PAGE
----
Phase II, multicenter, uncontrolled trial of single-agent sorafenib in patients with relapsed or refractory, advanced non-small-cell lung cancer

George R Blumenschein, Ulrich Gatzemeier, Frank Fossella, David J Stewart, Lisa Cupit, Frank Cihon, James O'Leary, Martin Reck
Journal of Clinical Oncology 2009 September 10, 27 (26): 4274-80

PURPOSE: Sorafenib is an oral multikinase inhibitor that targets the Ras/Raf/MEK/ERK mitogenic signaling pathway and the angiogenic receptor tyrosine kinases, vascular endothelial growth factor receptor 2 and platelet-derived growth factor receptor beta. We evaluated the antitumor response and tolerability of sorafenib in patients with relapsed or refractory, advanced non-small-cell lung cancer (NSCLC), most of whom had received prior platinum-based chemotherapy.

PATIENTS AND METHODS: This was a phase II, single-arm, multicenter study. Patients with relapsed or refractory advanced NSCLC received sorafenib 400 mg orally twice daily until tumor progression or an unacceptable drug-related toxicity occurred. The primary objective was to measure response rate.

RESULTS: Of 54 patients enrolled, 52 received sorafenib. The predominant histologies were adenocarcinoma (54%) and squamous cell carcinoma (31%). No complete or partial responses were observed. Stable disease (SD) was achieved in 30 (59%) of the 51 patients who were evaluable for efficacy. Four patients with SD developed tumor cavitation. Median progression-free survival (PFS) was 2.7 months, and median overall survival was 6.7 months. Patients with SD had a median PFS of 5.5 months. Major grades 3 to 4, treatment-related toxicities included hand-foot skin reaction (10%), hypertension (4%), fatigue (2%), and diarrhea (2%). Nine patients died within a 30-day period after discontinuing sorafenib, and one patient experienced pulmonary hemorrhage that was considered drug related. CONCLUSION Continuous treatment with sorafenib 400 mg twice daily was associated with disease stabilization in patients with advanced NSCLC. The broad activity of sorafenib and its acceptable toxicity profile suggest that additional investigation of sorafenib as therapy for patients with NSCLC is warranted.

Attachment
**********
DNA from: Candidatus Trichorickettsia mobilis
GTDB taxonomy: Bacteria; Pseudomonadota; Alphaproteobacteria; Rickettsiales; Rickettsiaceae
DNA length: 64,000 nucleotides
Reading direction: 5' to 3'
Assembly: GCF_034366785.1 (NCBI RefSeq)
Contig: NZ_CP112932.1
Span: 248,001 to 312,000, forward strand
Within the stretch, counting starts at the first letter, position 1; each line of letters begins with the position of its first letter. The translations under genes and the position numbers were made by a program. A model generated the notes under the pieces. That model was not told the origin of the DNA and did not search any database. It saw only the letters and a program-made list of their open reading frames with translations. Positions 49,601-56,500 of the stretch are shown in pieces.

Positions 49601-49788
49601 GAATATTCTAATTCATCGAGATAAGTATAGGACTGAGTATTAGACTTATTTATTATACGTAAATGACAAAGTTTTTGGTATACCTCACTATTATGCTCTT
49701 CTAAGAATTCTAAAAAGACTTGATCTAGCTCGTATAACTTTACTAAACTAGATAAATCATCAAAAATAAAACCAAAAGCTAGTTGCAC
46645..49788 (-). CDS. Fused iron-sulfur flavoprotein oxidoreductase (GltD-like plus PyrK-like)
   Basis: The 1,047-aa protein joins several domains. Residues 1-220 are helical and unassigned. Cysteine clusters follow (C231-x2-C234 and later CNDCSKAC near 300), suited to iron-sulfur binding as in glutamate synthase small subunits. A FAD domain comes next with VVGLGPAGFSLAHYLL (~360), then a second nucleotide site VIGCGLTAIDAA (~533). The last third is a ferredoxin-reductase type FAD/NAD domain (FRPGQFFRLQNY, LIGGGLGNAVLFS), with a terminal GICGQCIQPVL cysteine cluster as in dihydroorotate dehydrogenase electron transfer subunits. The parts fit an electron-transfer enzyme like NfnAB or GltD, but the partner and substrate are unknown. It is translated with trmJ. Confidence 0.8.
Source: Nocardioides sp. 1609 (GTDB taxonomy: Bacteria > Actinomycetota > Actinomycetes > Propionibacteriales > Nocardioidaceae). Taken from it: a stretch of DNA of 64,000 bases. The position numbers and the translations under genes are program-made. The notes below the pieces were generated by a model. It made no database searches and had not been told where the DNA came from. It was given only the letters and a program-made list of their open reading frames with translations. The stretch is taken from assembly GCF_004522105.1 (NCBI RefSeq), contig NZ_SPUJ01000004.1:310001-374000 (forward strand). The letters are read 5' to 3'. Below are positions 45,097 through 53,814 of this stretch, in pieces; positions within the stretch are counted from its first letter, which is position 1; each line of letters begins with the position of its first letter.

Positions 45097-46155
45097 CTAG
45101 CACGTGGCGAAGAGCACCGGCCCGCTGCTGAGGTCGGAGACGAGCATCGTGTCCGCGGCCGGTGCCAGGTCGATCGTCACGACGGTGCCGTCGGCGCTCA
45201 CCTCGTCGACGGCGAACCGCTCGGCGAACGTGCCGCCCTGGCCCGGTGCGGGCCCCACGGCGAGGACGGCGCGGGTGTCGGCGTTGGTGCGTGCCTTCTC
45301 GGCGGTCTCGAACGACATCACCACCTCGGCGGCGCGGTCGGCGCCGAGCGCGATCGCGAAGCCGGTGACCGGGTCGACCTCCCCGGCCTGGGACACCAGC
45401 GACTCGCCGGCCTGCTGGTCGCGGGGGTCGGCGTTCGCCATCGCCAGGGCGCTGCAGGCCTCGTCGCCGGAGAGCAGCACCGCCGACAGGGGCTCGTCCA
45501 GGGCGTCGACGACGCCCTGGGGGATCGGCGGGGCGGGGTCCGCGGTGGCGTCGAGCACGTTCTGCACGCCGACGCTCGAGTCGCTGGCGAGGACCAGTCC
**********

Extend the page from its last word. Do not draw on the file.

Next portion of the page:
Full Text Links

Find Full Text Links for this Article


You are not logged in. Sign Up or Log In to join the discussion.

Trending Papers

Remove bar
Read by QxMD icon Read

Save your favorite articles in one place with a free QxMD account.


Search Tips

Use Boolean operators: AND/OR

diabetic AND foot
diabetes OR diabetic

Exclude a word using the 'minus' sign

Virchow -triad

Use Parentheses

water AND (cup OR glass)

Add an asterisk (*) at end of a word to include word stems

Neuro* will search for Neurology, Neuroscientist, Neurological, and so on

Use quotes to search for an exact phrase

"primary prevention of cancer"
(heart or cardiac or cardio*) AND arrest -"American Heart Association"